Human-centred mobile and multimodal interfaces

Professor Sharon Oviatt

Supervisor

Professor Sharon Oviatt, HCI Director

Professor Oviatt is an internationally recognised pioneer in next-generation interfaces, especially mobile and multimodal interfaces, educational interfaces, communications interfaces, spoken and pen-centric interfaces, ubiquitous computing, and data analytics for analysing cognition and health. She is an ACM Fellow, ACM SIGCHI Academy member, and recipient of the ACM ICMI Sustained Accomplishment Award.

  • Be part of an expanding HCI group of faculty, postdoctoral fellows, and students
  • Participate in designing and developing new technologies not yet envisioned
  • Engage in hands-on projects in our lab, corporate internships, or fieldwork at Monash’s international locations
  • Achieve excellence at a top 100 university, the largest IT faculty and university in Australia.

Project title

Human-centred mobile and multimodal interfaces

The dominant paradigm for interacting with computers now involves new media and multimodal input on cell phones, which involves speech, multi-touch, writing, gestures, images, gaze, and sensors. These new interfaces provide better support for human performance than keyboards, and they are proliferating rapidly on everything from smart watches to automobiles.

The Opportunity for PhD Students

Exceptionally initiating and talented students are invited to pursue a PhD in HCI and creative technologies. Students will have the opportunity to join an expanding HCI group with expertise in state-of-the-art areas such as: human-centred interfaces, mobile and wearable interfaces, natural multimodal interfaces (speech, writing, images, touch), agent-based conversational interfaces, multimodal-multisensor interfaces, data analytics for predicting user cognition and health, and brain-computer and adaptive interfaces.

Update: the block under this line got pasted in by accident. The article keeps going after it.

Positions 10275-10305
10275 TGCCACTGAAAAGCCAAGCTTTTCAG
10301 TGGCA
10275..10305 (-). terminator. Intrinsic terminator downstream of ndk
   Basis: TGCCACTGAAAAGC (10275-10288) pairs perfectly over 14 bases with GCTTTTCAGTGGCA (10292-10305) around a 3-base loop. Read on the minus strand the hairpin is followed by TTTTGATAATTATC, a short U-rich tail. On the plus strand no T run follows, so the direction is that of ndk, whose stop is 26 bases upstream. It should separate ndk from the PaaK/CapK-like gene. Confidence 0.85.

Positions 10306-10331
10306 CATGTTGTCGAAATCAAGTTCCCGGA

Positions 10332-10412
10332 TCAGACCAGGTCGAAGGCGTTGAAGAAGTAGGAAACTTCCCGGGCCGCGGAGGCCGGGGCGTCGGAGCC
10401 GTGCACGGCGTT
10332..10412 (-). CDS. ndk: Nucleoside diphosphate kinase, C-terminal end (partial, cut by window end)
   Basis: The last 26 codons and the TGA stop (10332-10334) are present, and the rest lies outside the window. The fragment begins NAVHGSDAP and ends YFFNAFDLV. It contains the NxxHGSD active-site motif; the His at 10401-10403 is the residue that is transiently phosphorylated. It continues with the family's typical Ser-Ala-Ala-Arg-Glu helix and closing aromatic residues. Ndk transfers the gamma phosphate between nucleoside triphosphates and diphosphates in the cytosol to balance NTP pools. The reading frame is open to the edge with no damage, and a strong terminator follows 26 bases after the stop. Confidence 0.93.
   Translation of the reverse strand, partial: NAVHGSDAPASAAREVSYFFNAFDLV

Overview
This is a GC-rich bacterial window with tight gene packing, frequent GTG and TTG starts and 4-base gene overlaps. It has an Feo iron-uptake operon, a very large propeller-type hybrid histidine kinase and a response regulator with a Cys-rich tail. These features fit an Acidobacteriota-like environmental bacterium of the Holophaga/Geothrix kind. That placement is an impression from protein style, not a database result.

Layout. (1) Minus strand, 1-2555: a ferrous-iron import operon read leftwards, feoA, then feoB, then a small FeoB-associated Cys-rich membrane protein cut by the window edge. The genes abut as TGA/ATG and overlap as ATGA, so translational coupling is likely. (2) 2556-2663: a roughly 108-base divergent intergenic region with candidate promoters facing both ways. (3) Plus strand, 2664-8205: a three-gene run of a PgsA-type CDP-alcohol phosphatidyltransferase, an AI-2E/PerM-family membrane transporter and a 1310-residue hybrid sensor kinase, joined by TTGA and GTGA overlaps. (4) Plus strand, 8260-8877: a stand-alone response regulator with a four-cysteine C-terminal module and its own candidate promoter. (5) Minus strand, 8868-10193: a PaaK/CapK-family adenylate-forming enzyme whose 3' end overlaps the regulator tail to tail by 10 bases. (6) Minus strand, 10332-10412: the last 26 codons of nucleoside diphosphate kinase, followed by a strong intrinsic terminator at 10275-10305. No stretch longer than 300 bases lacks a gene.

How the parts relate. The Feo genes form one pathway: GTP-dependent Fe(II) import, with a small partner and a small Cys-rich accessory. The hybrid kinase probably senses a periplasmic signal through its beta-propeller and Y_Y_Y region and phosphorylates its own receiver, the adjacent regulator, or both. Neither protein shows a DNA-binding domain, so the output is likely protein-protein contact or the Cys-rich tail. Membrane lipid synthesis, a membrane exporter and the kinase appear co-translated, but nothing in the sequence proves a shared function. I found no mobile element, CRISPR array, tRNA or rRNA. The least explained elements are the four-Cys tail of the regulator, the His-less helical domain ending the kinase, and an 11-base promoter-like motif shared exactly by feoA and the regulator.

Graduate research scholarships are available for full-time domestic or international PhD students to join the HCI group.

International students can receive tuition waivers and overseas health cover for the enrolling student. A relocation allowance is available for eligible students. Students will learn broad skills in next-generation human-centred interfaces, a rapidly growing area with job opportunities in international corporations and universities.

Graduate research scholarship application deadlines are March 31 or August 31 for international students and May 31 or October 31 for domestic Australian students.

The Candidate Requirements:

Candidates need to be eligible to undertake a PhD in the Faculty of IT at Monash University. Please check your eligibility on the How to apply page and if you meet the criteria please submit an Expression of Interest.

Read more:

Human-centred mobile and multimodal interfaces

The dominant paradigm for interacting with computers now involves new media and multimodal input on cell phones, which involves speech, multi-touch, writing, gestures, images, gaze, and sensors. These new interfaces provide better support for human performance than keyboards, and they are proliferating rapidly on everything from smart watches to automobiles.